I can share with you some of the emotions I have gone through in the short period of time since I quit my day job, and how my relationship to creativity and time has changed. Quitting your day job when it feels like you must, is an action that I wholeheartedly recommend, though with a word of warning. When I quit my job, although I knew I made the right decision and had the full support of my loving partner, I immediately fell into a turbulent period of harsh self- examination. All of my excuses for not being productive were taken away. I used to say, "I'm not doing any art, I'm not learning new things, I'm not focusing on improving myself on multiple levels, because I don't have enough time or energy to do it. I'm too busy and too demoralized by my day job. I want to focus energy on my relationships and my creative gifts and follow my inspiration, but I'm too tired to try."
When I quit my job, that excuse was gone, and I suddenly had to face my fears and self-imposed limitations. Before I snapped out of it, I started to look for a new day job out of some perverse sense of duty to do something I hate instead of doing what I know to be most right for me. I felt vulnerable and defensive about not "working." It took me awhile to realize, "I am working, just not for anybody else for a change!" It was hard for me at first to say, "I'm staying home to write and make jewelry."
It almost didn't ring true. Was the real reason I wanted to stay home just that I'm lazy and undisciplined, misguided, naive and overly idealistic like my father always said I was? Would I use this time productively? Would my partner begin to resent me if I didn't produce and eventually bring some money into the relationship? Would he or his family lose respect for me if I wasn't able to produce? Would I lose respect in myself? How committed am I really? How fearful am I? Do I have anything to say that anybody would want to hear? Do I have anything to say at all? Will it lead me to ruin? Will I end up on the street? Will I be able to beat the timeclock of my eventual death, and be able to create what I was meant to create when I came into this body? How to best use the time between then and now? How best to approach death? How best to creatively live life? How best to creatively die? All of these questions raced through my mind.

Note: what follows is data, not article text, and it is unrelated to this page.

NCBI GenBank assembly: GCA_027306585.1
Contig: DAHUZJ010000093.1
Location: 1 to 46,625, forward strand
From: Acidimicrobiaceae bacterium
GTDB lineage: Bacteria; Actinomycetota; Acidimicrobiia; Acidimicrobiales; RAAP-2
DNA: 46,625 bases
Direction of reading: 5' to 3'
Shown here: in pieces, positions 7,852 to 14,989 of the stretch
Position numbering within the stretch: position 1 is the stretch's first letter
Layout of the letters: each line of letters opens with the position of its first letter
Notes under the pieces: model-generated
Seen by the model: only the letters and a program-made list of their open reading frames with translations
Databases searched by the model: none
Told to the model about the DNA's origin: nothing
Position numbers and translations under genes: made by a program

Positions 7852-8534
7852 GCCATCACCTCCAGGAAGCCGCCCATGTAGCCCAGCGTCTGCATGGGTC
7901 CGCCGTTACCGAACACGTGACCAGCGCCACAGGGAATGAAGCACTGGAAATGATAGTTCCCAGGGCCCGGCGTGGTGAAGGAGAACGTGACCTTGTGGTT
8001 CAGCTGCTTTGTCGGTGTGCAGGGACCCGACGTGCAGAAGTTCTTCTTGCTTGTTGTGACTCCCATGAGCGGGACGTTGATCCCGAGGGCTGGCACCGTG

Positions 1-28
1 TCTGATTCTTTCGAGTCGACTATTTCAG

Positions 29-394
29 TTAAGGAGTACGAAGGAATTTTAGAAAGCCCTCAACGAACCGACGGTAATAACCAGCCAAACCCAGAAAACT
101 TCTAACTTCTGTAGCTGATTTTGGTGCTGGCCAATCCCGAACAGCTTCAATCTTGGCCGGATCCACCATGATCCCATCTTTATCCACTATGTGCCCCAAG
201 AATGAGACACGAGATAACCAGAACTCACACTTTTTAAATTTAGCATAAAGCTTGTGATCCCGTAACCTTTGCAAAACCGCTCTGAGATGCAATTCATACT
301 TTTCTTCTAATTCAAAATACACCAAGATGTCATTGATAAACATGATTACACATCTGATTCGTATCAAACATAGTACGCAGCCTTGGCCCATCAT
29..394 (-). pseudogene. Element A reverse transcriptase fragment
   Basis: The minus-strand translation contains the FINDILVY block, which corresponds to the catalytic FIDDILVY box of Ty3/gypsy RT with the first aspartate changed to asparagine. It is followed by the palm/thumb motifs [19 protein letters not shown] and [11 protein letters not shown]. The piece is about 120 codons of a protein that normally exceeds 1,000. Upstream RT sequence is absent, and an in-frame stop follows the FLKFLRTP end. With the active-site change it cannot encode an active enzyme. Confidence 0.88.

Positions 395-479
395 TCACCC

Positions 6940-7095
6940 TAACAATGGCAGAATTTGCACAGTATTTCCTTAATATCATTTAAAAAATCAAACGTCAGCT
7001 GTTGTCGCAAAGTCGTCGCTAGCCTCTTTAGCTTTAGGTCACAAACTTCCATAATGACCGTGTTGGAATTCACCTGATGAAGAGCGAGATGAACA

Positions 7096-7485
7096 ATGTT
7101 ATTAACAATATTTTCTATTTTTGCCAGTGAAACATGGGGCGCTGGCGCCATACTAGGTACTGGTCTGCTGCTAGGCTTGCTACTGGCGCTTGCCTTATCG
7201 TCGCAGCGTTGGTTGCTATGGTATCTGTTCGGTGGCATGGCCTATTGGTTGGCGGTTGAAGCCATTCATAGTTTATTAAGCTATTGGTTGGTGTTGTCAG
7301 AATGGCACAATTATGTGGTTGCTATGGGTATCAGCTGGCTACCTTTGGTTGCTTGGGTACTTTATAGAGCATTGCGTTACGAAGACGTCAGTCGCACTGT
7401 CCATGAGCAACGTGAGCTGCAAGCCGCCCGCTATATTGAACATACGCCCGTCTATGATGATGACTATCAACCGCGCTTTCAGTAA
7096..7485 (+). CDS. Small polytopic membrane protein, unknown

One of the unexpected things is that my internal clock is reverting to synchronize to the hours I kept when I was a teenager. This period was very creative for me and my pattern at that time was to have sleep-overs with my artist friend Clay Parker. We stayed up late into the night watching bad movies and drinking instant coffee, laughing, drawing cartoons. A few weeks ago I noticed that I was repeatedly dreaming about hanging out with Clay, and I began to wonder why. Then it hit me: my inner voice was reminding me of the things that motivated me during a peak creative period for me. It was also giving me permission to adjust my waking and sleeping hours, and my relationship to time, accordingly.